Last weekend’s “Poetry Summit” (9–11 Jan) left me with brainache. Actually, this is complementary; the poetry so stretched me, my mind ached like muscles do the day after good exercise. I’ve started to explore contemporary complex poetry, but I’ve a long way to go: most of the poets were new to me. So you won’t get critical depth out of me; I have none. But I can give you an impression of what I heard.
There were no duff recitals. Those who read did so clearly, although I suffered from my usual silly ex–schoolboy habit of sitting at the back of the hall and not quite hearing the quietly spoken. I flicked no elastic bands. I was never bored.
I want to concentrate on the performance poets. After all, if you’re interested in a particular poet, you can always pick up their published work. It is not so easy to hear them, to catch their performance style, something essential to grasp their work. If you can’t get to them, because, for example, there’s quite a lot of ocean in the way, then something like this report can at least give you a second–hand hint of what happened.
Sean Bonney, whom I heard at last year’s CCCP, paces. His poetry is angry, short stabbing phrases, punching consonants at complacency. The hall’s resonance required the speaker to be stage central to reflect sound properly, so Sean’s non–stop movement gave his voice an ever–changing timbre. But that’s not all; he constantly moves his head (a comparison with a clapper in an upturned hand bell is wrong, but I can’s shake it), creating a vibrato effect. Furthermore, his work uses the techniques of sound poetry, such as a staccato rhythm of consonants. I enjoyed it.
I quickly decided, once Maggie O’Sullivan began, to listen to the music of her performance. Now that I’ve fixed it in my head, I can hear her voice whenever I read her poetry. Her performance is a sequence of sound textures, not unlike Stockhausen’s Inori (though faster), in which gradually changing orchestral chords progress by harmony, build and release. Her words seemed to be chosen to develop the sound of the poem, each word or strong beat spoken for the same duration, the consonants creating the movement. My knowledge of her poetry is limited, and I’m going to sort that out, but I swear, from what I heard and from the one poem in the programme, that she doesn’t write poetry, she writes music, and her instrument is language. She recites an exciting performance.
If Chris Goode’s poetry was music, it would require a joyful, orchestra bouncing along playfully, performing something dramatic and cheerful from the 19th century. Tchaikovsky? Don’t get me wrong, his poetry is contemporary and innovative; it’s just that he gains his effect from reciting his poem with adept use of accelerando, lento, piano, fortissimo, as though set by a romantic composer. I remember he got the audience to laugh, we enjoyed ourselves, and he got some serious points across too. He’s another poet with work I must explore.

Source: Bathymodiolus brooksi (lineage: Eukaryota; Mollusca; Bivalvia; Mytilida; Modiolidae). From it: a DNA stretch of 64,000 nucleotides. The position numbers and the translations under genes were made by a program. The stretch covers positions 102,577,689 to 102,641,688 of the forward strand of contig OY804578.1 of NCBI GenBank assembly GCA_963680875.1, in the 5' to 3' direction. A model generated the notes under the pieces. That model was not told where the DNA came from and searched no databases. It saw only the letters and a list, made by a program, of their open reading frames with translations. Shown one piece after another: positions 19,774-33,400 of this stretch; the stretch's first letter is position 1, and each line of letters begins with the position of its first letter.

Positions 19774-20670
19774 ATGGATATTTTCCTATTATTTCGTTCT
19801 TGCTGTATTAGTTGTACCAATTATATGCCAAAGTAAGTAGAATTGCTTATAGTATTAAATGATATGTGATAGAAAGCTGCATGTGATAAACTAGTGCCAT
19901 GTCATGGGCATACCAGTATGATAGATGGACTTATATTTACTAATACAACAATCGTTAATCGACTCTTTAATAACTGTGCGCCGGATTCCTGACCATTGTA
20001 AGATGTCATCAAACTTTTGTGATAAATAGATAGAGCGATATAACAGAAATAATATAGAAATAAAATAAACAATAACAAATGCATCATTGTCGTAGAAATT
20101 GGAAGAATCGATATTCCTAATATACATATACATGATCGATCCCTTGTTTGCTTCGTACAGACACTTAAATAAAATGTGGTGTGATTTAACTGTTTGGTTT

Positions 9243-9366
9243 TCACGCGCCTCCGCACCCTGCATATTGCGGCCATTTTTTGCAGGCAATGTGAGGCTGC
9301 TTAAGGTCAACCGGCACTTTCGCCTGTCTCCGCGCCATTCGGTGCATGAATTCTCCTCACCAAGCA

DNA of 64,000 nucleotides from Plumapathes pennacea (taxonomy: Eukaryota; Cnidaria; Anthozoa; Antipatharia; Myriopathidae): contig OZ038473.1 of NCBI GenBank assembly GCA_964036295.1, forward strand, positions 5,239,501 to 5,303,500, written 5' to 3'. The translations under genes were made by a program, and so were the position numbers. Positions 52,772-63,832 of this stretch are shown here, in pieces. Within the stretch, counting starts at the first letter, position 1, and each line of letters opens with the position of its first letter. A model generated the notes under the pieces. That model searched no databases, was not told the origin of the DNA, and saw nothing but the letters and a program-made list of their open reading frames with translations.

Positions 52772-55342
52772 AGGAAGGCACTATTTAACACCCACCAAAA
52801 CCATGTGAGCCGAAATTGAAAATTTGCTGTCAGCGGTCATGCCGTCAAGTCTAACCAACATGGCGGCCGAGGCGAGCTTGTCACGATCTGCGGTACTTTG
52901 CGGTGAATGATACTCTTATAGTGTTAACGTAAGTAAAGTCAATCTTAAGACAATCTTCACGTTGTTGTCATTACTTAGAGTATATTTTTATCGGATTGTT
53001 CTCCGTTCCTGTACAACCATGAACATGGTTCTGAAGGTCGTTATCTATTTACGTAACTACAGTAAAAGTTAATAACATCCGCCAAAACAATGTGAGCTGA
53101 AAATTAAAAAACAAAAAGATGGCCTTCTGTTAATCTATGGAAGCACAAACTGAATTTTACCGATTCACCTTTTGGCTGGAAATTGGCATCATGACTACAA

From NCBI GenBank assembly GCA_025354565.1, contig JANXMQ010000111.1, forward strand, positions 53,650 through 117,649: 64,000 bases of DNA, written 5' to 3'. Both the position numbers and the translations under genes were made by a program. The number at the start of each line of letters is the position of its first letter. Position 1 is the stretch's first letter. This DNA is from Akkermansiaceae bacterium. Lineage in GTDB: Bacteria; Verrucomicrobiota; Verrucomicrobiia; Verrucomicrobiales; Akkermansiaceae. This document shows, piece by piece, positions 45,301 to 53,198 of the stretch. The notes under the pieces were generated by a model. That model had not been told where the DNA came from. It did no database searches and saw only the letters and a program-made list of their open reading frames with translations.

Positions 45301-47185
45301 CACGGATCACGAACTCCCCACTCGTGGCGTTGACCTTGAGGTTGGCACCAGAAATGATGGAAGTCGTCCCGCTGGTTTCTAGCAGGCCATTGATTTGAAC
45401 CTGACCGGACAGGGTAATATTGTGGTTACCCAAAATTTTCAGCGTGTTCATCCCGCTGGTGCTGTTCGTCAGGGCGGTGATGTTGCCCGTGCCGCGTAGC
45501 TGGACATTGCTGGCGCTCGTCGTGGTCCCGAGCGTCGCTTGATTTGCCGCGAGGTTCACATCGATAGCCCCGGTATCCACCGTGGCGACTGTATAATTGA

I already know some of Keston Sutherland’s poetry, and I rate it. His performance is active, and he makes use of various effects, but for me his performance doesn’t work so well; it doesn’t seem to bring the work out as much as it could. Perhaps I wasn’t concentrating enough.
If other poets performed, I apologise to them, but a combination of skintness and a misbehaving car caused me to omit some sessions. Among the poets I missed were Peter Middleton and Drew Milne, whom I particularly wanted to hear.
It must a matter of regional accent, but some of the American reciters sounded very monotone to my British ears. This worked well with Rod Smith’s amusing poetry, but detracted from his serious work. Deirdre Kovac recited with perfect pronunciation; I found myself wanting to set her voice using a brass quintet to softly colour her voice’s harmonics and pitch, to get rid of that damn monotone. This is so foolish of me.
Jérôme Game impressed me. He’s a bilingual English/French poet. The work he presented absorbs professional languages, such as marketing speak, bureaucratic cardboard, techno talk (hi!), bringing to attention the way such text manipulates concepts and prevents external critical thought. He pulls them apart and reassembles the bits to highlight their ridiculousness.
Stephen Rodefer is a master. He displayed, using a slide projector, poems intended for one of those LCD scrolling text displays. I’ve already nicked one of his ideas, and will probably steal this one too. He’s got a choice of rich collections out there; he’s another poet I really must explore properly.
I didn’t like the theme of anger about the Iraq invasion that seemed to colour the conference, although this may be the noise of a middle–aged codger whinging about youth daring to be young. I wanted to hear more than anger, more than the usual protest. London, for example, hosts many Iraqis, yet all I felt I heard was the usual monocultural, middle–class, anglo–saxon, ‘me’ protest. According to the Iraqi edition of Modern Poetry in Translation, Fadhil Assultani, Sadiq Al–Saygh, Hashim Shafiq, and S’adi Yusuf all live in London. Even the great Muzaffar al–Nawwab, once a modernist, spends time in London. I want to hear other perspectives, other peoples, in the protest poetry.
That, incidentally, is a comment on some of the poets, not the organisers. The conference was well put together. All problems were hidden. Every poet was successfully herded to their recital. Apart from one round of Saturday night sing–song behind the lecture hall, nothing, not even the animal rights protest in King’s Parade, disturbed the conference.
One of the great advantages of Cambridge is that you can hear decent poetry from outside the stultifying mainstream. This weekend has greatly expanded my appreciation and knowledge of alternative forms of contemporary English language poems. It has stretched me. I am grateful.